(Invited) Dielectric Response and Quantum Motion of Lithium Cations Trapped inside Carbon Cages

Monday, 29 May 2017: 09:00
Churchill A2 (Hilton New Orleans Riverside)
S. Aoyagi (Nagoya City University)
Endohedral fullerenes trapping atoms and molecules with magnetic and electric moments have a potential to be used for quantum computing. A C60 fullerene trapping a Li+ cation has an electric monopole moment, and forms a rock-salt-type cubic crystal, [Li@C60](PF6). The dielectric response and quantum motion of the Li+ cations in the crystal at low temperature were revealed by the dielectric and X-ray diffraction measurements [1]. The Li+ cations are moving inside the C60 cages by the hopping and tunneling motion between the potential wells under 20 hexagons above 100 K. The Li+ motion is suppressed to be localized at two equivalent positions on the threefold inversion axis with decreasing temperature below 100 K. The simultaneous occupation of the Li+ cation at the two positions is mainly achieved by the tunneling motion. The hopping motion is slowing down and hindered by the energy barriers between the wells. The tunneling motion is also hindered below TC = 24 K by the antiferroelectric interactions among local electric dipole moments formed between the Li+ cations inside and the PF6 anions outside the C60 cages. The tunneling motion and intermolecular interaction of the Li+ cation found in [Li@C60](PF6) show that Li+@C60 has a potential to be used as a qubit in a quantum computer using electric dipole moments.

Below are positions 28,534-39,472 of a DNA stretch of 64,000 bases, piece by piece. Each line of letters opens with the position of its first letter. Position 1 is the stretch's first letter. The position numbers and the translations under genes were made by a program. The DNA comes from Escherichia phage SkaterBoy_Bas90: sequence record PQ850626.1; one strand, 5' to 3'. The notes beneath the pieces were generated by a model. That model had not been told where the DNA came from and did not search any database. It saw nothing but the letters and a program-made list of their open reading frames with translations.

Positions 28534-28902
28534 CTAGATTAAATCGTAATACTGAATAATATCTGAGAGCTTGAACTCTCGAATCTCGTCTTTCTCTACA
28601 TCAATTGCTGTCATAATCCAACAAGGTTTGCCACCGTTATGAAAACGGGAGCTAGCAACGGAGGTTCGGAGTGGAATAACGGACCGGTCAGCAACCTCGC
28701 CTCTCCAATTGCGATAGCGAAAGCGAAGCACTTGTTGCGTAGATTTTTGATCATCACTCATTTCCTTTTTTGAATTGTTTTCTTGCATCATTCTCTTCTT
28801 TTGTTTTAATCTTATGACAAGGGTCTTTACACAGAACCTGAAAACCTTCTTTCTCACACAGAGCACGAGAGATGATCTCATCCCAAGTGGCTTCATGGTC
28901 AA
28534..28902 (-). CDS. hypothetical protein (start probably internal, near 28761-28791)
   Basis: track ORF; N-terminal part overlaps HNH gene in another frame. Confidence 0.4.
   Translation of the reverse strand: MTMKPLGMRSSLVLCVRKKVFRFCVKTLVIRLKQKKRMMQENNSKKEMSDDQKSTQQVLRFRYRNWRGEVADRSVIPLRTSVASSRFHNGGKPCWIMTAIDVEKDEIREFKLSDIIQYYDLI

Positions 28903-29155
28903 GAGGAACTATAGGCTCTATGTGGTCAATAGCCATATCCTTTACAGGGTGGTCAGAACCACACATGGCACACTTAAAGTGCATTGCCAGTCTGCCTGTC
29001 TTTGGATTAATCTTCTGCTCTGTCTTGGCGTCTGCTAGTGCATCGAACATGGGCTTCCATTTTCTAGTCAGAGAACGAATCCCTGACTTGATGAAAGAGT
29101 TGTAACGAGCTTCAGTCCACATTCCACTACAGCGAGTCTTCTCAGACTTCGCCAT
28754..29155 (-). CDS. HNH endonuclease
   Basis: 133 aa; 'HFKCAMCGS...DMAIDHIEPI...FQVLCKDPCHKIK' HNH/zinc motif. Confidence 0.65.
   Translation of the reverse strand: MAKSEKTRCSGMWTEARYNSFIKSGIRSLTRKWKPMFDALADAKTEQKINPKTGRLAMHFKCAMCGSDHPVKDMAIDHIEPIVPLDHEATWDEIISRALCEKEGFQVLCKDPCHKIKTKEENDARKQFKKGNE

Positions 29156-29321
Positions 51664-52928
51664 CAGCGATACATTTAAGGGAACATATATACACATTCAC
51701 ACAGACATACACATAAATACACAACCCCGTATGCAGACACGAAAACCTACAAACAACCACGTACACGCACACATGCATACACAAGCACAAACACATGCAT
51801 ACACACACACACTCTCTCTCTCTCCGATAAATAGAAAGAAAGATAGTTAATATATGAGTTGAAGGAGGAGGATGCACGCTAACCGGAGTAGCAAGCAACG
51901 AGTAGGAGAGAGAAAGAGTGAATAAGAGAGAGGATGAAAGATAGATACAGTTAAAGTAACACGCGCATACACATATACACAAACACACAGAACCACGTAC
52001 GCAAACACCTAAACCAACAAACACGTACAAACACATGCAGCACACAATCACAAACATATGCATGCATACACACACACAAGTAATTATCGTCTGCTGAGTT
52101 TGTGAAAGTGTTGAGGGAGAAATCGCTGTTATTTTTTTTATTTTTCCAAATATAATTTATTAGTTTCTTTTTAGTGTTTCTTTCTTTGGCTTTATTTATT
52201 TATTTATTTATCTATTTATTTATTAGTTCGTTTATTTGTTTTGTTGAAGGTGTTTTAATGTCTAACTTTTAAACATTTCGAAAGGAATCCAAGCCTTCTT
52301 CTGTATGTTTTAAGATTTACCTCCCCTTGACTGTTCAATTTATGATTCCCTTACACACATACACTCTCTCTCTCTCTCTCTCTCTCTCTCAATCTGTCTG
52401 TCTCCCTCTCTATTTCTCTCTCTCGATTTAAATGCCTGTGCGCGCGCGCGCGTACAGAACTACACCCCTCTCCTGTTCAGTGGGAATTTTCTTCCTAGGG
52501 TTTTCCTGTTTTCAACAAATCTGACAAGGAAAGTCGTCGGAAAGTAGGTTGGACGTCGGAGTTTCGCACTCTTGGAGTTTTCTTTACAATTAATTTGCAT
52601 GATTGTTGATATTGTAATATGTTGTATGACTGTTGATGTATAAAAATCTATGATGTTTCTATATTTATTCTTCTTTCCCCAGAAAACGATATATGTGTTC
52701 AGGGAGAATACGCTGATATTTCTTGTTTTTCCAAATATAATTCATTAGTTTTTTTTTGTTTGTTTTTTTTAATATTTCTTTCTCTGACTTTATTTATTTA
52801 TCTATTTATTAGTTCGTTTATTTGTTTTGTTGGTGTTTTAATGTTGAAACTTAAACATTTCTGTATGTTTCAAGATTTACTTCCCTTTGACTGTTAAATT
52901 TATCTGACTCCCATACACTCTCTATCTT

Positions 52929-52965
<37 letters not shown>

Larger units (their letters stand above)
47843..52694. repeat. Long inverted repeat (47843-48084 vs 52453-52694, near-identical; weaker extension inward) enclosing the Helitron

[1] S. Aoyagi, A. Tokumitu, K. Sugimoto, H. Okada, N. Hoshino, and T. Akutagawa, J. Phys. Soc. Jpn. 85, 094605 (2016)